The Jickets, also known under the moniker of "The Squeegies," were a satirical rock band from New York who performed frequently at shows with They Might Be Giants in the 1980s. In 1994, they released a self-titled EP for John Flansburgh's Hello CD Of The Month Club. In 2012, Flansburgh described the Jickets as "an amazing band of a singular nature. Extremely musical, and extreme in most other ways as well."
The band performed under the stage names Chett Grant (lead vocals), Larry Lamé (guitar), Kip Delbert (keyboards), and Petey Phillips (drums). On the Hello CD release, Kjeld Hylfelt was credited with bass on one track, and Kip Delbert appeared under his real name, Sid Gilbert.
The Jickets created an elaborate fictional backstory for the band that centered on "hype-phenom" Chett Grant. Larry Lamé would go on to be known as Lary 7, working as a multimedia artist and joining in other bands such as Swans and Soft Focus. He hailed from Buffalo, NY, and was a student of the pioneering avant-garde artist and University of Buffalo professor Tony Conrad.Darinka during the mid-1980s.During the early 1980s, he co-founded the collective Directart Productions Ltd. alongside Fabio Roberti, Michael Wolfe and fellow Jicket Sid Gilbert. Directart would go on to produce music videos and films involving members of the Jickets, with most of them being showcased at the Lower East Side venue
On Oct. 19, 1985, They Might Be Giants joined The Jickets for a performance at Hallwalls Contemporary Arts Center in Buffalo, billed as "Andy Warhol's Lower East Side Sampler," tied to a never-completed recording project. A Hallwalls calendar item promoting the show read:
The Jickets (Petee-Filips, Larry Lame, Chett Grant and Kipp Delburt) organized the "American Spirit Tour" in reaction to the unprecedented popularity of lead singer Chett Grant, star of motion pictures, television and radio. They invited their friends John Flansburgh and John Linnell of They Might Be Giants to join them (with their sound man Bill Krauss). The Giants, of course, are no strangers to many of you who have checked out their 24-hour "Dial-a-Song" service. Together with Ethyl Eichelberger The Jickets and They Might Be Giants are the "American Spirit" of new music on tour!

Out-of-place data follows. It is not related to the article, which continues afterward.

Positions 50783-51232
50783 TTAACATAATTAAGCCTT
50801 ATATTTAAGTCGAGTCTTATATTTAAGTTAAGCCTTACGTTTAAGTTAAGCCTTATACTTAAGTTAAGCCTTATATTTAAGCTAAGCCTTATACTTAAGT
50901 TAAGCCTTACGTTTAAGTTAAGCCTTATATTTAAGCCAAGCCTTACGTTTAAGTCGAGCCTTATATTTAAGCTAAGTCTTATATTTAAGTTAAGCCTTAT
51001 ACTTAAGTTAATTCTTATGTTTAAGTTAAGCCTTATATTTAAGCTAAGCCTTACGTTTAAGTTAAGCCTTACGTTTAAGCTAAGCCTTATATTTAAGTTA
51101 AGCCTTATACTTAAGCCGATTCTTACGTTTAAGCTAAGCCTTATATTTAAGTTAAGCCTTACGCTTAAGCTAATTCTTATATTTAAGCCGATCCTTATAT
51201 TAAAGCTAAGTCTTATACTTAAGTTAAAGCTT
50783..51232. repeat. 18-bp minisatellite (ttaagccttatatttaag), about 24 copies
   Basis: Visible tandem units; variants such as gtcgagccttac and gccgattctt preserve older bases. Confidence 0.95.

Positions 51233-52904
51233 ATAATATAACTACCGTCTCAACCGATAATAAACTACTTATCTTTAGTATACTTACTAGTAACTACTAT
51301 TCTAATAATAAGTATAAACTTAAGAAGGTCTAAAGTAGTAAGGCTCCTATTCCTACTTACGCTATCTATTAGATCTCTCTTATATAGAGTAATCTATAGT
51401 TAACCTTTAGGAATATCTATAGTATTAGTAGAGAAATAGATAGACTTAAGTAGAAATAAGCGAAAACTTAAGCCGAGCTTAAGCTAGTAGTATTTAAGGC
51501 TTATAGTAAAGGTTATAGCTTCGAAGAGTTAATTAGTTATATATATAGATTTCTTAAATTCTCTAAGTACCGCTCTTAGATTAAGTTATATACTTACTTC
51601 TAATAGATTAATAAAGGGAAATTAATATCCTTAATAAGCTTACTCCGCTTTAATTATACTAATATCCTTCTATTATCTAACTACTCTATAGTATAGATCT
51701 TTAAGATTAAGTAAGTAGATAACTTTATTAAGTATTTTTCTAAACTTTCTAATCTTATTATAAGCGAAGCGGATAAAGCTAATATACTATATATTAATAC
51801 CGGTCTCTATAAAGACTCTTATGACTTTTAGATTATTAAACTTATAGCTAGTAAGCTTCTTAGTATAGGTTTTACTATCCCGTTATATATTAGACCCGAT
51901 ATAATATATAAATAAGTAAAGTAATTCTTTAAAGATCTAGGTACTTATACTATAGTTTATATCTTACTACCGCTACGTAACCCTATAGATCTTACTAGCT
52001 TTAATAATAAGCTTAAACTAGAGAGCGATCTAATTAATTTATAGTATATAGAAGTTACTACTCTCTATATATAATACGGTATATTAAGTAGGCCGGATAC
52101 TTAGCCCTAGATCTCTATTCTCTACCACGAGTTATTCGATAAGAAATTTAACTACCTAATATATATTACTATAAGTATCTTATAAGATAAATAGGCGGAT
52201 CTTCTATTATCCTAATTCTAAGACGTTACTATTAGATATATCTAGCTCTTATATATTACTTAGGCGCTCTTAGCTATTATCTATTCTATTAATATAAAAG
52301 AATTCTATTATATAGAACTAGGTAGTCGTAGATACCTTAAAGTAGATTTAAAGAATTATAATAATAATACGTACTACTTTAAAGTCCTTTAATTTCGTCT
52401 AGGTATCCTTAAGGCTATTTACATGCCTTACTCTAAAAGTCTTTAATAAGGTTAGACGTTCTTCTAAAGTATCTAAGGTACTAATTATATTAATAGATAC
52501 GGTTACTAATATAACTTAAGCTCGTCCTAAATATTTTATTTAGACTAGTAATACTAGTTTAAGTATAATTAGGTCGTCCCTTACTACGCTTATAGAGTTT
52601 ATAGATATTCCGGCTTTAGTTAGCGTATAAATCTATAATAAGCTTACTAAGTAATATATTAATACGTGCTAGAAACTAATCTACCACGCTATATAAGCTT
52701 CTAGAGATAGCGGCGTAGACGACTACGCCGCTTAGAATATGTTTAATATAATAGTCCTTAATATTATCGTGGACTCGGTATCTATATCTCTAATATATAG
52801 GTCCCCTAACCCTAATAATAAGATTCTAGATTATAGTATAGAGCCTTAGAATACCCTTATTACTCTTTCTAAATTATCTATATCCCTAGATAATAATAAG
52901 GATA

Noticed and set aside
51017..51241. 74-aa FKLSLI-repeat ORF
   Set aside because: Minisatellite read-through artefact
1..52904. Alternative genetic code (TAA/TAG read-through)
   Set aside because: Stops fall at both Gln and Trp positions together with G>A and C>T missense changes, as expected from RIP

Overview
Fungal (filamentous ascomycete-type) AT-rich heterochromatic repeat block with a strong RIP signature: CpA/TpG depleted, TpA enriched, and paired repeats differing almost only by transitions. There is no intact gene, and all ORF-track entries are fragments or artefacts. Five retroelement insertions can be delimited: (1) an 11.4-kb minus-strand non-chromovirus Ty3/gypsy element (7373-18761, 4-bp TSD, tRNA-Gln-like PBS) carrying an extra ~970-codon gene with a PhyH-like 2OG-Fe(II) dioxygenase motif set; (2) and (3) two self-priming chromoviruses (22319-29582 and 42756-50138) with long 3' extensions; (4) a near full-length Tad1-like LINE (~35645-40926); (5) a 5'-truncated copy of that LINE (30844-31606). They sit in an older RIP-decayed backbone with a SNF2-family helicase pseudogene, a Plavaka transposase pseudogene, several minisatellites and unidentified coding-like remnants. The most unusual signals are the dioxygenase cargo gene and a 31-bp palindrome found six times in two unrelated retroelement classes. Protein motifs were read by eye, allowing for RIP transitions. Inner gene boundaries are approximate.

They Might Be Giants and The Jickets often performed on the same bill at Darinka. On May 2, 1986, TMBG took part in "The 21st Annual Chett Grant Tribute Party" at Darinka. The show's program listed They Might Be Giants as performing a "Verbal/Musical Tribute," with the note, "Discovered by Chett, now a leading rock team." The event also included the premiere of a music video for The Jickets' song "Yes It's Me (Look It's Me)," with guest stars Gary Ray (owner of Darinka), Kjeld Hylfelt, Tommy Turner, and John Linnell.
A Jickets demo tape circulated in 1987 and was reviewed in Cash Box; it included the songs "Tell the Seeker," "Heterosexual Love," "Manhattan Bridge," "Yes It's Me (Look It's Me)," and "Jicket Island."("Tell the Seeker," "Manhattan Bridge," and "Jicket Island" would later appear on the Hello CD release, along with "The William Smith Story" and "Good Day For Ya.")
TMBG producer and soundman Bill Krauss produced the soundtrack for The Jickets' 1988 animated short film Shimmelsteen. Krauss went on to produce The Jickets' Hello CD Of The Month EP, released in April 1994.
The Jickets were also responsible for Anne Moore's appearance on the TMBG song "For Science" from the 1988 "(She Was A) Hotel Detective" EP. As Flansburgh explained, "Anne Moore was a friend of the band the Jickets who we opened for a number of times, so we knew her from those shows. She was game, so we just had her sing the part."
- Bloody Stump (1983, short animated film featuring The Jickets) - Watch it on
- Chett Grant: Portrait of a Man (1984, mockumentary on "hype-phenom" Chett Grant) - Watch it on
- Video for "Good Lovin' Guitar Man" (1984, also featured in Episode 8A of They Might Be Giants Podcast) - Watch it on
- Video for "Heterosexual Love" (1984) - Watch it on